Activity and Structure of Auditory Brain Neurons Underlying Phonotactic Behaviour in Female Crickets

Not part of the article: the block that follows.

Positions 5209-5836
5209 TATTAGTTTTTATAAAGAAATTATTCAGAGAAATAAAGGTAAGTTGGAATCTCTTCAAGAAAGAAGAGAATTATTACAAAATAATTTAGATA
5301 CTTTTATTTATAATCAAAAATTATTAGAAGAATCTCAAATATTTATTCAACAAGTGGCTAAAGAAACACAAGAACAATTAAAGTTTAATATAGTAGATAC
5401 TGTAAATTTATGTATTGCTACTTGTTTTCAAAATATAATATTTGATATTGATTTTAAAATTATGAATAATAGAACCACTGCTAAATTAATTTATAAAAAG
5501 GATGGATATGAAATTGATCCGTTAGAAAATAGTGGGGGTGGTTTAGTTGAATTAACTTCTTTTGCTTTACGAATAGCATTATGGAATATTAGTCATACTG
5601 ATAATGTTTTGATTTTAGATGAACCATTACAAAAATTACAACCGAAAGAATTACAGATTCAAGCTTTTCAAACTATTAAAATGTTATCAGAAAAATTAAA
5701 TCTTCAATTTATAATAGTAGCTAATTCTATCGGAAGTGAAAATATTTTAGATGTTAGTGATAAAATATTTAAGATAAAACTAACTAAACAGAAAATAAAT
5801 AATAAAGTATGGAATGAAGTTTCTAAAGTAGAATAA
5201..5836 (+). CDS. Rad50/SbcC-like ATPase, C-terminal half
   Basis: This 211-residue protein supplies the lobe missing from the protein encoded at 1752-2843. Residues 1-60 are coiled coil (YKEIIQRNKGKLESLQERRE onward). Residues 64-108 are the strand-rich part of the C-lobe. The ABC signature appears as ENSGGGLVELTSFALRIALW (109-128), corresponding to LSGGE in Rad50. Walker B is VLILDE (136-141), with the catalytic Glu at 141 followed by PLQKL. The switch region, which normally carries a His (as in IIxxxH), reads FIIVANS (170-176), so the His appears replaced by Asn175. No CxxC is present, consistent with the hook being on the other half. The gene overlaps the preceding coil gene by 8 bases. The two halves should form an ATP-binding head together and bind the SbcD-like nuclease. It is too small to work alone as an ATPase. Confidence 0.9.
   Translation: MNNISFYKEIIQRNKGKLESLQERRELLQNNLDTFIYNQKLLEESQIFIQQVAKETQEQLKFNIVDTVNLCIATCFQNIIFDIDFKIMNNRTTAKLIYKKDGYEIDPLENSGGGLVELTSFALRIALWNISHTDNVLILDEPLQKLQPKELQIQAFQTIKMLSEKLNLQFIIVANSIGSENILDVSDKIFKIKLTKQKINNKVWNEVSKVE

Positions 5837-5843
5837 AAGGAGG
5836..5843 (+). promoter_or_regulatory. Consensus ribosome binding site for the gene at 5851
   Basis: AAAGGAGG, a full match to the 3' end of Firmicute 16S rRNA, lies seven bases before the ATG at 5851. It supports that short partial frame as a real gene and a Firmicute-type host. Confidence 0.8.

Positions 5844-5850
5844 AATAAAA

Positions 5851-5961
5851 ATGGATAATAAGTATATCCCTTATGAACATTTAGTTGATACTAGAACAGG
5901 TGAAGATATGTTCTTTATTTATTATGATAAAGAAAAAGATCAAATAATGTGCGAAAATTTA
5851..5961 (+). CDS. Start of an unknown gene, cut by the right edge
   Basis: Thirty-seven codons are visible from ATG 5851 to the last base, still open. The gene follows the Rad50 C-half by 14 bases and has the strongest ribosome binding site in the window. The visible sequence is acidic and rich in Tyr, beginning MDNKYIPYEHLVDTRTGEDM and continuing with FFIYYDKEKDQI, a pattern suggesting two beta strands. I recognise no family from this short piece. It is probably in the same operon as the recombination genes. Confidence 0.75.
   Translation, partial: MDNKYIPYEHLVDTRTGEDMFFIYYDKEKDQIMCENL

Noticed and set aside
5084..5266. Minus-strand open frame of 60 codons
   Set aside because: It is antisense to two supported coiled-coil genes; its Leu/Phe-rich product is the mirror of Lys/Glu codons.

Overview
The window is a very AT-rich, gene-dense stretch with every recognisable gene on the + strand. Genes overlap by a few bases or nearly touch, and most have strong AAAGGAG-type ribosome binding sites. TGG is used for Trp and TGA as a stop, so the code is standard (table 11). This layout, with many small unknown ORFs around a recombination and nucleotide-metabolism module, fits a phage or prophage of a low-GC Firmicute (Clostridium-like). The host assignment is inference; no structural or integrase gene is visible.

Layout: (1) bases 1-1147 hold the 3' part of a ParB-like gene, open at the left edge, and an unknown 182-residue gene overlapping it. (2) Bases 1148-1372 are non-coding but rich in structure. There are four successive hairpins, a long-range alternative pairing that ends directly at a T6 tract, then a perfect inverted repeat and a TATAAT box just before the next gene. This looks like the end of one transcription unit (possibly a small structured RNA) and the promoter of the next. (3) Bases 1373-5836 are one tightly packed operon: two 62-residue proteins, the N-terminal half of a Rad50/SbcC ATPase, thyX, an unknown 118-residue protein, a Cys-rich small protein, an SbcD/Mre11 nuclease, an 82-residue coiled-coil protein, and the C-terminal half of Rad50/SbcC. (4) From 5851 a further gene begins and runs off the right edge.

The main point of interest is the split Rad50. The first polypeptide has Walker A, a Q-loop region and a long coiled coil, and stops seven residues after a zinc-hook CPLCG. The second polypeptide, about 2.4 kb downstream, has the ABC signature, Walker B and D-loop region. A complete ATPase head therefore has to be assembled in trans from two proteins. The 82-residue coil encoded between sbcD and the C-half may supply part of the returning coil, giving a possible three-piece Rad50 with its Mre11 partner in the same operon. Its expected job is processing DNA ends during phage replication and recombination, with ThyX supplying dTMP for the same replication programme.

A long-standing question in cricket neurobiology is what kind of neuronal mechanism the females use, to recognise the temporal pattern of the male calling song. A delay-line and coincidence detector circuit with five neurons underlying auditory pattern recognition in the bi-spotted cricket Gryllus bimaculatus was identified by Schöneich et al (2015). My results here confirmed the morphology of the five identified neurons. Moreover, the group labeling of the auditory neuropil in cricket brain shown in my thesis demonstrated that there are at least 51 neurons in the auditory neuropil. The cell bodies are grouped into six clusters with five in the hemisphere ipsilateral and one in the hemisphere contralateral to the ring structure. In the previous researches, the mechanisms underlying the temporal processing were mostly explored by testing sound patterns with varied pulse period. Recent behavioural tests were performed by systematically varying single pulse durations or inter-pulse intervals, which also led to the design of a chirp pattern with 5-20-50 ms pulses that is attractive when played forward, but non-attractive when the same pulses are played backward as a 50-20-5 ms chirp pattern. In this thesis, I used these sound paradigms to explore the mechanism underlying the processing of individual pulses and intervals by recording the identified neurons in the pattern recognition circuit in cricket brain. The recordings of the pattern recognition circuit reveal the neurophysiological response properties of the five neurons in response to these sound paradigms. The pattern recognition circuit filters the temporal patterns of the chirps progressively. The tuning of the coincidence detector (LN3) and the feature detector (LN4) to the stimuli with varied intervals matched the behavioural tuning but did not reflect the behavioural responses when the duration of pulses were varied. The results also demonstrate that the mechanisms underlying the filtering of pulses or intervals in the pattern recognition circuit may be different. The processing of a train of pulses was accumulative and the activity elicited by a sound pulse in the pattern recognition circuit influences the subsequent responses. One single long interval is sufficient for a reduced activity in LN4 compared to the normal chirp. However, when intervals were kept constant, it required at least three consecutive long pulses for LN4 to respond differently compared to the normal pulses. The attractive and non-attractive patterns elicited a very similar level of activity in the feature detector LN4 in terms of AP/chirp. Further exploration is required to clarify the possible reason for this discrepancy between the neural and behavioural activity.